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Pricing Your House for Sale

Ready? If you've done your homework, you should be able to take a pretty good stab at setting the price of your home. Let's walk through the steps in order:

1.    Look at your Zestimate --  Depending on whether you feel your home's Zestimate is as accurate and up-to-date as possible, use this figure as your starting point.

2.    Tweak your Zestimate with My Estimator -- If you have made improvements to your home that are not reflected in the Zestimate, use the My Estimator tool to refine your Zestimate to get a fairer value.

3.    Use your comps -- With every Zestimate, Zillow offers a set of comparables. Look these over and if you have created a good set of comps, get the average sold price from them. Your asking price should be within 10 percent of the average sold price in your neighborhood.

4.    Find a "magic" price -- Once you have a target in mind, think about prices that motivate people more than others. For example, if you have a target figure of $305,000 in mind, think about setting it at $299,995. This way, you will capture people who do range searching (e.g., $250,000 to $300,000) Also, there's a proven psychology that items priced just under a "century" number are more attractive to the buyer. Think about shopping in a department store. How many times do you see prices for $9.95, $19.95, and so on? These prices have a psychological "come hither" affect -- they don't trip those thresholds of $10 or $20.

5.    Find the "soft spot" -- Also called "price banding," this is the practice of looking over the inventory in your neighborhood and finding the "soft spot." For example, look at the sale prices of homes in your neighborhood. Prices tend to get bunched up as inventory moves along. Find an empty spot so your home is separated from the pack. For example, four homes are priced in the $274,000-$276,000 range and the next set of homes start around $290,000 and up. You should take advantage of the $280,000 price band.

6.    Consider the non-commission savings -- If you are planning on selling your home on your own, you should take into consideration the savings you will realize by not having to pay a commission. For example, sold prices of homes are generally inflated to absorb the commission rate, which is about 4-6 percent and is usually split four ways (listing agent, listing broker, buy-side agent, and buy-side broker). If you are selling the home yourself, set the price 1-2 percent less than the going average. (Hint: If you do consider selling the house yourself, you might consider paying a buyer's agent 2-3 percent to bring a buyer. It could cut down on your marketing time and costs.)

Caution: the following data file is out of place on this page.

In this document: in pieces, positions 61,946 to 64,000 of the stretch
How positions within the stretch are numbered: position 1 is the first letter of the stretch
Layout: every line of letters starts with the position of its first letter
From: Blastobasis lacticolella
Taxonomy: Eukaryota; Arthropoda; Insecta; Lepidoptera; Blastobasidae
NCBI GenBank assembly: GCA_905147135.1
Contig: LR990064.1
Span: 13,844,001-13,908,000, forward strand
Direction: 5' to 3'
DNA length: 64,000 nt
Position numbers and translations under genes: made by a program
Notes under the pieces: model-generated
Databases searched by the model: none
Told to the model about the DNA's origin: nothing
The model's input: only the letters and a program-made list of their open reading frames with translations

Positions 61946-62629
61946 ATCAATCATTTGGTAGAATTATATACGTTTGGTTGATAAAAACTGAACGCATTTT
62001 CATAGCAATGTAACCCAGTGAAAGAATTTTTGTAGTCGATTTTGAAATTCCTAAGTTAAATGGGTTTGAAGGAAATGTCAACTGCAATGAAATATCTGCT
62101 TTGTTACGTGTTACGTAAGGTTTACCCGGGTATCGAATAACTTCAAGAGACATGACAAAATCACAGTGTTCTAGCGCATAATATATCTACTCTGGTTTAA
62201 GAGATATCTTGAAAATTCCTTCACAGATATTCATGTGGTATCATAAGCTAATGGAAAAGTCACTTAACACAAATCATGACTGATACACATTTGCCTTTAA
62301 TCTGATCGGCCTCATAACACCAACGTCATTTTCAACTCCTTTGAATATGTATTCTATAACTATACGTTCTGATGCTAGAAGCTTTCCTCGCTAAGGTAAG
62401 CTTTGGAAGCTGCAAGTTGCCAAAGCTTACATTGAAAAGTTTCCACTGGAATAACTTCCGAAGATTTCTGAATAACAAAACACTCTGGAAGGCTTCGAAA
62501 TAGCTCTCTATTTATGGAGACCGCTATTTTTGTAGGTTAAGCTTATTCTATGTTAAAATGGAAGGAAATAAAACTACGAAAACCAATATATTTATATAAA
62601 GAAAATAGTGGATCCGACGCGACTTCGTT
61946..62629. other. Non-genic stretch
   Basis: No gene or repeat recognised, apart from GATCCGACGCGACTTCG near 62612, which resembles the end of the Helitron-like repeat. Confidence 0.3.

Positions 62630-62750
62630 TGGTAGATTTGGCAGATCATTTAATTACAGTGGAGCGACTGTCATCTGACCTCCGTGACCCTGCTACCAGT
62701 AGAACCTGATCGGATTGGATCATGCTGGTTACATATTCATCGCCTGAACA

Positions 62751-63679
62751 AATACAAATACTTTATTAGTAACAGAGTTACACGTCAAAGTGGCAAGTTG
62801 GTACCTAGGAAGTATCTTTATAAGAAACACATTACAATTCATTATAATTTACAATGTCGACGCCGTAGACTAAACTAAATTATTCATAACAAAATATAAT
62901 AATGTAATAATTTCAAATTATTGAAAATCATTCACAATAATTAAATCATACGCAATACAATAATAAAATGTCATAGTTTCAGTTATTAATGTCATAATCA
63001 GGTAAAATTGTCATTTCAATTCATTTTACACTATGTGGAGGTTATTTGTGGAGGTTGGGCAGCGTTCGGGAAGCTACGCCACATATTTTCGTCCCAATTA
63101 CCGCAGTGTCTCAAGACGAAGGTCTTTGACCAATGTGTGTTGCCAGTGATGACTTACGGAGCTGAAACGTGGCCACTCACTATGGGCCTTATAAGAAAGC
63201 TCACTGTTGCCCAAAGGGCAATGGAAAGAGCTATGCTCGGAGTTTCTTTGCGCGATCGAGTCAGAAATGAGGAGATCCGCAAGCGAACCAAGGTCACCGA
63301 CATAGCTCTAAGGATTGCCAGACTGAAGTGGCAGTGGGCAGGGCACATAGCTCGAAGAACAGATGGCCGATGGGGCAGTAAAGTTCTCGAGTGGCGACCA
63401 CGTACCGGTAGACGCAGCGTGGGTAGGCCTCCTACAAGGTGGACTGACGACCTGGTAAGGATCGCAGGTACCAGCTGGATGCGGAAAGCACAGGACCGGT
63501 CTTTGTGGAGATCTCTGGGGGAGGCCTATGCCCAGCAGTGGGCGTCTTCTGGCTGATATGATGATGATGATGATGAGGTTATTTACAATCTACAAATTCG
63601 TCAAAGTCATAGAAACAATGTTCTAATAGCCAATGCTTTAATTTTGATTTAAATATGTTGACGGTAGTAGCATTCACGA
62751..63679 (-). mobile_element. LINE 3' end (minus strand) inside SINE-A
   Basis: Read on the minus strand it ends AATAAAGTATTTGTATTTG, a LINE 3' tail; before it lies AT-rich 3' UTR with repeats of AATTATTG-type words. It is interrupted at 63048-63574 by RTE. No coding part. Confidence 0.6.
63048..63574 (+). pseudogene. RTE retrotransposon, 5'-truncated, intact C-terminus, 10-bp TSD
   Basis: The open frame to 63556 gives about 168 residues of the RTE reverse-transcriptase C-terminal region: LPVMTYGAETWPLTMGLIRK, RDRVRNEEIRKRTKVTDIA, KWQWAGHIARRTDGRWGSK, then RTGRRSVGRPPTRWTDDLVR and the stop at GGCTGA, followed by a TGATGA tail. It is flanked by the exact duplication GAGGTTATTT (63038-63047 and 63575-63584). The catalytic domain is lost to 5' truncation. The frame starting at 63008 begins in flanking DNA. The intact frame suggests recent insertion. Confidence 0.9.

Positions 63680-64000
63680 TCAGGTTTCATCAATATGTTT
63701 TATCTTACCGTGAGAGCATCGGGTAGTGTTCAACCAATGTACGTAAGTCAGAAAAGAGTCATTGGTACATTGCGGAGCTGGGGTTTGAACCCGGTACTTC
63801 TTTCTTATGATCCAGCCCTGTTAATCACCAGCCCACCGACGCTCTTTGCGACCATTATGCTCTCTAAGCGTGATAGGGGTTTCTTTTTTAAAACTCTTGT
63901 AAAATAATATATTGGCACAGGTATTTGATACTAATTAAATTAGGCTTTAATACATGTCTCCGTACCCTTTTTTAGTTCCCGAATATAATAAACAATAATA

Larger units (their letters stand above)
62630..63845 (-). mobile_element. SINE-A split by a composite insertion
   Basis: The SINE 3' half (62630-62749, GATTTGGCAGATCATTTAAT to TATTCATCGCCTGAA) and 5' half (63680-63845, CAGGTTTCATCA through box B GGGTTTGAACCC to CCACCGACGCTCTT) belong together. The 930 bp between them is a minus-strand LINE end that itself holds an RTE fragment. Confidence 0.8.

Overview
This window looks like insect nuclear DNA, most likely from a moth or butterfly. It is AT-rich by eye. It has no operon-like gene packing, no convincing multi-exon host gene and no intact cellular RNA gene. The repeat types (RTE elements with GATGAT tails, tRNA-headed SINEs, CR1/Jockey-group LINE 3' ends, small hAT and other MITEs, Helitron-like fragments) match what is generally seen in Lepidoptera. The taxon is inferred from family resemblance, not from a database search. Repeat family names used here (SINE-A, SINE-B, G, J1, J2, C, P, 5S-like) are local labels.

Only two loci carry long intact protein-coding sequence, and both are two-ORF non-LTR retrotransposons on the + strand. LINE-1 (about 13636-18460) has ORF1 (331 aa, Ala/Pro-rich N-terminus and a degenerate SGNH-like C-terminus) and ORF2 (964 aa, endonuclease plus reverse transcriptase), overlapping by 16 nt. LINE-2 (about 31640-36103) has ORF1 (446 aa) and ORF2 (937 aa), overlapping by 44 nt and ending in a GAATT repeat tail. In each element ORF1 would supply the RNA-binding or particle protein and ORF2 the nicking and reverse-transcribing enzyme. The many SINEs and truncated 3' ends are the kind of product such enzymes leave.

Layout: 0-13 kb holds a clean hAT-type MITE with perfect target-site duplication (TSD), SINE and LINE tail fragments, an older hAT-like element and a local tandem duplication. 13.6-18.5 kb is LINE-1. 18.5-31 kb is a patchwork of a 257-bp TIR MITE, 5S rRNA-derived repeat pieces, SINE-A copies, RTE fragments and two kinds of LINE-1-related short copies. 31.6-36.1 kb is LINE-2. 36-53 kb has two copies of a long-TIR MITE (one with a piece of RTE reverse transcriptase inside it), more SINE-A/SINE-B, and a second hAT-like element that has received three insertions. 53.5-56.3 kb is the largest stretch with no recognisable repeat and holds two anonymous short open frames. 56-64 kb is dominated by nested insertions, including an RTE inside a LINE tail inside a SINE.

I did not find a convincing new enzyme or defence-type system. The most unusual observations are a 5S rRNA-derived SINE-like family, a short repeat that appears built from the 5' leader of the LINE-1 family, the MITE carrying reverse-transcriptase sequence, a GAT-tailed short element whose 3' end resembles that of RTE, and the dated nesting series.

7.    Considerations -- Other factors that play into pricing your home:

  • Time of year -- Ah, spring. Spring is considered the best season to sell a home since families are trying to get situated before the start of the next school year; however, fall is a close second since it comes right after the quiet days of summer when most people are away on vacation. Winter is usually the worst season -- especially in areas where it snows -- but also because of the Thanksgiving, Christmas, and New Year's holidays when people's minds are on socializing, not buying or selling a home.
  • Interest rates -- If rates are reasonable, it seems everyone is in the market for a home. But, if interest rates start to climb or they do not seem reasonable, you'll see less action on the street.
  • Inventory -- In Economics 101, we were taught the basics of supply and demand. This theory laid the foundation of what drives costs, and so it goes with real estate. If your home is one of 20 in the neighborhood that's for sale, you will have a hard time getting your price since the supply is great and the demand may not be so great. However, if it's a hot market and you have a home in a great neighborhood, chances are you will get your asking price and maybe even more. Scope out the neighborhood to see if inventory is high or low. (And ask a real estate agent.)

8.    Comparative Market Analysis (CMA) ? If you're working with an agent, you will automatically get a CMA, which includes recent sales and days on the market. Even if you're not, you should contact three agents and get three CMAs to review. Agents are used to pulling CMAs for folks since they are viewed as potential clients, so don't be afraid to ask ? you have to get this right! Chances are an agent will not even need to step foot in your house. Once you give them your address, they can create a CMA from the comfort of their office, though they might want to see your house to fine-tune the CMA.

9. Comparative Shopping - Put yourself in the Buyer's shoes and see what else you could get for the asking price of your home.  Often Sellers are too emotionally attached to their homes to objectively place a value on the property.  Once you start looking around to see else is selling for that price, you might have a better idea of how appealing your house is in the current market. 

By Diane Tuman

Next article: Questions to Ask Before Pricing

Previous article: Home Pricing Strategies

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  • Last edited October 12 2012
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